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RETURN ROAD: Lights Out 6’s Best, Worst & Wildest Moments

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The leather cowboy hats have been divvied out, the corks on the champagne bottles have been popped, the winner’s circle photos taken, and we can finally put a bow on the controlled chaos that was Lights Out 6: Buzzin’ the Tower. Some of the spoils went to expected favorites, but there were more than a few surprise upsets. Not to mention a plethora of pleasant surprises – namely the completion of the event on Sunday – as well as the seemingly mandatory “flying car” to keep things interesting during the five-day war of attrition that this event has become.

And as always, along with the monster wheel stands, killer runs and booming nitrous backfires, there were some interesting storylines and off-track antics that happened during the sixth-annual running of the biggest drag radial race on the planet. Here were 18 things that had us cheering, covering our eyes, and scratching our heads in South Georgia.

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Best: Kyle Huettel’s Nitrous-Injected 4.06

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There’s absolutely no question on this one. It may not have officially counted, thanks to a huge -.129 red light start in the quarter finals against teammate Jason Michalek, but Kyle Huettel’s 4.066 at 180.77 mph in his 2002 Camaro served proof that in an overwhelming atmosphere of turbos and more recently, screw blowers, the nitrous combination can still work.

“The problem is I’m running on the edge to go that fast,” Huettel admitted later in his pit. “Those turbo guys are still figuring out how to get faster, but we’re about as far as we can go without it blowing up.”

With Michalek having already made the switch to a screw blower on his ’08 Corvette, Huettel suggested he’ll probably have a similar ride when the drag radial crowd returns to SGMP this fall for the annual No Mercy event.

“I may still bring the old girl out with me, though,” the Cypress, TX-based driver said, running a hand across the Camaro’s flat-black roof. “Having a choice is always good!”

 

Worst: Dewayne Mills’ Terrifying Flight

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Unfortunately, each year at the Lights Out event it seems like someone will be going home with the corners knocked off their race car. This year it was Dewayne Mills’ turn, as his “Golden Gorilla” ’68 Camaro took flight on its Saturday-morning qualifying pass, living up to the “Buzzin’ the Tower” tagline for Lights Out 6 at South Georgia Motorsports Park.

Mills later explained he made the switch from a two-speed Turboglide to a new close-ratio, three-speed M&M transmission for this season and his unfamiliarity with the new shift points significantly contributed to what happened.

“We pedaled it many times with a Turboglide and when it goes into high gear it has enough ratio that it’ll drop the front end no problem. Apparently, the three-speed is a little more vicious,” he said. “Right when I pedaled it and then stepped back on it, it made the shift and jerked up so quick. I’m off the throttle, just sitting their floating, and then it took off and I was like, ‘Man, I just hope I land in the track.’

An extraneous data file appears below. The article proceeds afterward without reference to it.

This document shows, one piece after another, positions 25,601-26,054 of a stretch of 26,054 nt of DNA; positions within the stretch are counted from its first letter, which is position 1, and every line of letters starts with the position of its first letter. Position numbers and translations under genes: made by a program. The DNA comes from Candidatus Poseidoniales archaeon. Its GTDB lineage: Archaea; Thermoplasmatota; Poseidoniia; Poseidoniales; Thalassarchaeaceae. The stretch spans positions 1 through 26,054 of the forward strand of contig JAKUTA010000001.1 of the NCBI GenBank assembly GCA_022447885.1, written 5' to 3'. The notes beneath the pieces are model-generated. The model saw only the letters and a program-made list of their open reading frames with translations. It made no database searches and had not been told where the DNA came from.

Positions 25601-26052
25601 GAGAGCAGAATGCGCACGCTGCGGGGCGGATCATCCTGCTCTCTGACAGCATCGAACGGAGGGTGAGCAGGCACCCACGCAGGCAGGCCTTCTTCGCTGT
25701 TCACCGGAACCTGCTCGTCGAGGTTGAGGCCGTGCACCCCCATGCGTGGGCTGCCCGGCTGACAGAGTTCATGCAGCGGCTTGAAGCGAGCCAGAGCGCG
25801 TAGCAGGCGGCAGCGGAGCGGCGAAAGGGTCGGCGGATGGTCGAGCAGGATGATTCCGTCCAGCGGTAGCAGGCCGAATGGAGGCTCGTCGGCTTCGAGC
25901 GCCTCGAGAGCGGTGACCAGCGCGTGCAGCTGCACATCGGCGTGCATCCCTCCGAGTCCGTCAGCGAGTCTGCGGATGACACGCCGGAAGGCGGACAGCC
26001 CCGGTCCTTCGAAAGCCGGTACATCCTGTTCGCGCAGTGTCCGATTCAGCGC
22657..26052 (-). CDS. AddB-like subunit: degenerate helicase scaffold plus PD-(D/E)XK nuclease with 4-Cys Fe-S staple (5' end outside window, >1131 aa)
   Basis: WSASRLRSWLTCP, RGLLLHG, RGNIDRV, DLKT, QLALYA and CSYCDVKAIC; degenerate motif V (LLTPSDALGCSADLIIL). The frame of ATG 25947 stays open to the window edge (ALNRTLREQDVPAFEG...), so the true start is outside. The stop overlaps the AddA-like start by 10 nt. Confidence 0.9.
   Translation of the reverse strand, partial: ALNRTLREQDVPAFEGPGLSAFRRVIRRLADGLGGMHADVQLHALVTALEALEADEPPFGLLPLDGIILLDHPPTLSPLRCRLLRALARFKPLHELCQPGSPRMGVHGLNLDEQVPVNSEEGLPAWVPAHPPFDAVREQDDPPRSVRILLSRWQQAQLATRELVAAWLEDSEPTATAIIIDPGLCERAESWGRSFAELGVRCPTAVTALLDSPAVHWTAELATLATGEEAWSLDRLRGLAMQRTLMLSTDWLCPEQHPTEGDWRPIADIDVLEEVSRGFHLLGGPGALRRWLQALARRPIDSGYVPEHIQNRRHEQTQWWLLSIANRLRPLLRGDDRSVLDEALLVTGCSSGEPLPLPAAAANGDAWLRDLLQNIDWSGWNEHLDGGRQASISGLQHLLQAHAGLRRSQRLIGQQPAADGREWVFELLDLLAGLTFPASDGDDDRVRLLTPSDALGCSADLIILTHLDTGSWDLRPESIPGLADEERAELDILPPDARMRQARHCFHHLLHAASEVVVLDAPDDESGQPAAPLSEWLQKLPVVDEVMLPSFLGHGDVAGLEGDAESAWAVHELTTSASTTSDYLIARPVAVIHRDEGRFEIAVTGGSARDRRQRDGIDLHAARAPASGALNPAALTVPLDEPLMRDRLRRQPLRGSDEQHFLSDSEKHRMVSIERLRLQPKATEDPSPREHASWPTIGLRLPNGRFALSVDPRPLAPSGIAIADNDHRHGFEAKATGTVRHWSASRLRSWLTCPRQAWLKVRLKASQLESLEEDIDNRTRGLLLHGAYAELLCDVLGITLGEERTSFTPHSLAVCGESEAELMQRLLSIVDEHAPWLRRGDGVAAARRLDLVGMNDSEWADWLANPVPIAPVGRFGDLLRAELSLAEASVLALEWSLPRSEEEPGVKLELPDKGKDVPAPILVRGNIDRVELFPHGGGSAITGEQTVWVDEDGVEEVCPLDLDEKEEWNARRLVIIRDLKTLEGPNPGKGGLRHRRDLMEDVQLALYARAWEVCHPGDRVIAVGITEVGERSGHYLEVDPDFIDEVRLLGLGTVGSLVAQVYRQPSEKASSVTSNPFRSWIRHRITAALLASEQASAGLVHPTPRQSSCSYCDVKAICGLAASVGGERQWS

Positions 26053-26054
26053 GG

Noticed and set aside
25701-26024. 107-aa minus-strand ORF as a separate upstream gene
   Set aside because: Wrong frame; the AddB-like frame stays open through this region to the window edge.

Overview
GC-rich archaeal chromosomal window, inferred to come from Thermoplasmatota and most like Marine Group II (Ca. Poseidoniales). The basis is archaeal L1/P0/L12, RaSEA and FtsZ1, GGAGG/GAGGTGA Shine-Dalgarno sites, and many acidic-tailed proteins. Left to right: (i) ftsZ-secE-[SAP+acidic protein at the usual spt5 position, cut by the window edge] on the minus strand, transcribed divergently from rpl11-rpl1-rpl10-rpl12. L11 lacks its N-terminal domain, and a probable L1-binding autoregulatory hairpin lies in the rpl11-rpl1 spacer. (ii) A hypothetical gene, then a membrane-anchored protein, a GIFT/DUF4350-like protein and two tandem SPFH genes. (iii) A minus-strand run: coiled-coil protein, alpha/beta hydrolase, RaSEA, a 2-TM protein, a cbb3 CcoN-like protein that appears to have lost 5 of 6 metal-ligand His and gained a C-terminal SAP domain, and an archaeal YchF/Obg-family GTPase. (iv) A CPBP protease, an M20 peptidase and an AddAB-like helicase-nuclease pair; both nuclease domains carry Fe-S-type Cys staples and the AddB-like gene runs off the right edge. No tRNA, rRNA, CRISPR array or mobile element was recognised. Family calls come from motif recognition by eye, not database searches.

“And it kind of rotated over and kind of went to the driver’s side a little bit and I seen the wall coming. I was like, ‘Oh Lord, this is going to hurt.’ And she landed on the wall and knocked it back in the track and we come across the track and I’m trying to get it straightened up, turned back to the left to keep from hitting the wall head on, busting a fuel-cell and having a fire on top of it all.”

Mills said that as soon as the car slid to a stop after glancing off the right-hand wall he kicked the driver door open and yelled over the radio to his crew that he was okay and getting out.

His first thoughts upon exiting were just to be thankful at being uninjured.

“It’s crazy. I always say my prayer before we go because everybody knows that you take a chance every time you’re out here doing this,” he said. “It was just our turn, but the car can be fixed. It needs a new front clip for sure so we’re going to take it straight to Rob Matheis from here. We’ll be talking to Rob and see what kind of timeframe he’s got to see if we can get it back in there.”

 

Best: Stevie Jackson’s Babe Ruth-ish Shot Calling & Radial vs. World Victory

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When Stevie Jackson tells the world he’s going to “show all you turbo cars what top end charge is all about”, you can’t help but take him seriously. Sure, he’s built a reputation for being a bit boisterous, what with his grudge racing background and all, but there’s no denying that he’s as good of a racer as we’ve seen in small-tire and Pro Mod racing for a long, long time. Not only did “Stevie Fast” ultimately lay claim to the cash and prizes that go with winning PTC Radial vs. the World, but he also set low elapsed time for the event with a 4.026-second blast in the final round. The Phil Shuler-owned, Todd Tutterow-tuned Fox Body Mustang, which was recently swapped over from a nitrous big-block to a screw-blown Hemi combination (that Stevie, of course, listed as having “a lot” of displacement on his tech card), had everyone’s attention from the onset of the race – despite a plethora of turbo cars making waves in testing during the days and weeks prior.